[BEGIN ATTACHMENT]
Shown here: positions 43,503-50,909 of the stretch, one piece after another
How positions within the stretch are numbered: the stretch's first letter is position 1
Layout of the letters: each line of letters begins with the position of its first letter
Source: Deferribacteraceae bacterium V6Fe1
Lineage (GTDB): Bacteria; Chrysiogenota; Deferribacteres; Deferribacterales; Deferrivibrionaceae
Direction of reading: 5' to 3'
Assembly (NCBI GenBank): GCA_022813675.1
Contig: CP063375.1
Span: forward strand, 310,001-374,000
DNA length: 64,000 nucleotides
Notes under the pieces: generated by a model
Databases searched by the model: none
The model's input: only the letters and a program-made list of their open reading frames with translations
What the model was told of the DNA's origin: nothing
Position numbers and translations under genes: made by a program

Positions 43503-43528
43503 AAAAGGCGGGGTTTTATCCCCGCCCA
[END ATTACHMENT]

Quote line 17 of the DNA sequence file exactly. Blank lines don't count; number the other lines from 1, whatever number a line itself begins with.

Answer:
43503 AAAAGGCGGGGTTTTATCCCCGCCCA